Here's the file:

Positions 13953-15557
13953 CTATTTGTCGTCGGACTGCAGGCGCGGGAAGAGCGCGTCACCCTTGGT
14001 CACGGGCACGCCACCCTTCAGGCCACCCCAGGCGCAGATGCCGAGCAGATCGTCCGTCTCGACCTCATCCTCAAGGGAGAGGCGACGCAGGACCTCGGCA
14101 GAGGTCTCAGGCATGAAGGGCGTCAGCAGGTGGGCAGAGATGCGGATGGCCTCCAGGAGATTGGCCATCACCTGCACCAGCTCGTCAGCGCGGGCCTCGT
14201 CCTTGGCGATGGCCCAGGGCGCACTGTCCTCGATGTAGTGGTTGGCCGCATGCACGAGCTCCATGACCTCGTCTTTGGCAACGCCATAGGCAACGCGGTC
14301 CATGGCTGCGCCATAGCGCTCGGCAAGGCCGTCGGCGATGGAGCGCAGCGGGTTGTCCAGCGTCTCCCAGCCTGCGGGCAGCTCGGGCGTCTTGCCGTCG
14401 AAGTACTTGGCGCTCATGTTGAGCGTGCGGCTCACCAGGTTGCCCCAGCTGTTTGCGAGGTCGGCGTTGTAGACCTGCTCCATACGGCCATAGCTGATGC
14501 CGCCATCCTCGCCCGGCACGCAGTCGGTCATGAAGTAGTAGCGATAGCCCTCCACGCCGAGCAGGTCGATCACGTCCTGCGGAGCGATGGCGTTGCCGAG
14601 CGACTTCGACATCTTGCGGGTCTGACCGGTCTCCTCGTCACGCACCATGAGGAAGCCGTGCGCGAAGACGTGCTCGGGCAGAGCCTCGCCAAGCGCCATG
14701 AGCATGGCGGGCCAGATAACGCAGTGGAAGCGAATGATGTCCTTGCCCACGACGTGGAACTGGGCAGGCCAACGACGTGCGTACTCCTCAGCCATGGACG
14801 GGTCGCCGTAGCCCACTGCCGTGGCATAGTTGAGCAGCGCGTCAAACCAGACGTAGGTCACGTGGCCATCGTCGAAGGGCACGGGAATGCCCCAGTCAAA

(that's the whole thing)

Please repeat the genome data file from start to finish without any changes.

Positions 13953-15557
13953 CTATTTGTCGTCGGACTGCAGGCGCGGGAAGAGCGCGTCACCCTTGGT
14001 CACGGGCACGCCACCCTTCAGGCCACCCCAGGCGCAGATGCCGAGCAGATCGTCCGTCTCGACCTCATCCTCAAGGGAGAGGCGACGCAGGACCTCGGCA
14101 GAGGTCTCAGGCATGAAGGGCGTCAGCAGGTGGGCAGAGATGCGGATGGCCTCCAGGAGATTGGCCATCACCTGCACCAGCTCGTCAGCGCGGGCCTCGT
14201 CCTTGGCGATGGCCCAGGGCGCACTGTCCTCGATGTAGTGGTTGGCCGCATGCACGAGCTCCATGACCTCGTCTTTGGCAACGCCATAGGCAACGCGGTC
14301 CATGGCTGCGCCATAGCGCTCGGCAAGGCCGTCGGCGATGGAGCGCAGCGGGTTGTCCAGCGTCTCCCAGCCTGCGGGCAGCTCGGGCGTCTTGCCGTCG
14401 AAGTACTTGGCGCTCATGTTGAGCGTGCGGCTCACCAGGTTGCCCCAGCTGTTTGCGAGGTCGGCGTTGTAGACCTGCTCCATACGGCCATAGCTGATGC
14501 CGCCATCCTCGCCCGGCACGCAGTCGGTCATGAAGTAGTAGCGATAGCCCTCCACGCCGAGCAGGTCGATCACGTCCTGCGGAGCGATGGCGTTGCCGAG
14601 CGACTTCGACATCTTGCGGGTCTGACCGGTCTCCTCGTCACGCACCATGAGGAAGCCGTGCGCGAAGACGTGCTCGGGCAGAGCCTCGCCAAGCGCCATG
14701 AGCATGGCGGGCCAGATAACGCAGTGGAAGCGAATGATGTCCTTGCCCACGACGTGGAACTGGGCAGGCCAACGACGTGCGTACTCCTCAGCCATGGACG
14801 GGTCGCCGTAGCCCACTGCCGTGGCATAGTTGAGCAGCGCGTCAAACCAGACGTAGGTCACGTGGCCATCGTCGAAGGGCACGGGAATGCCCCAGTCAAA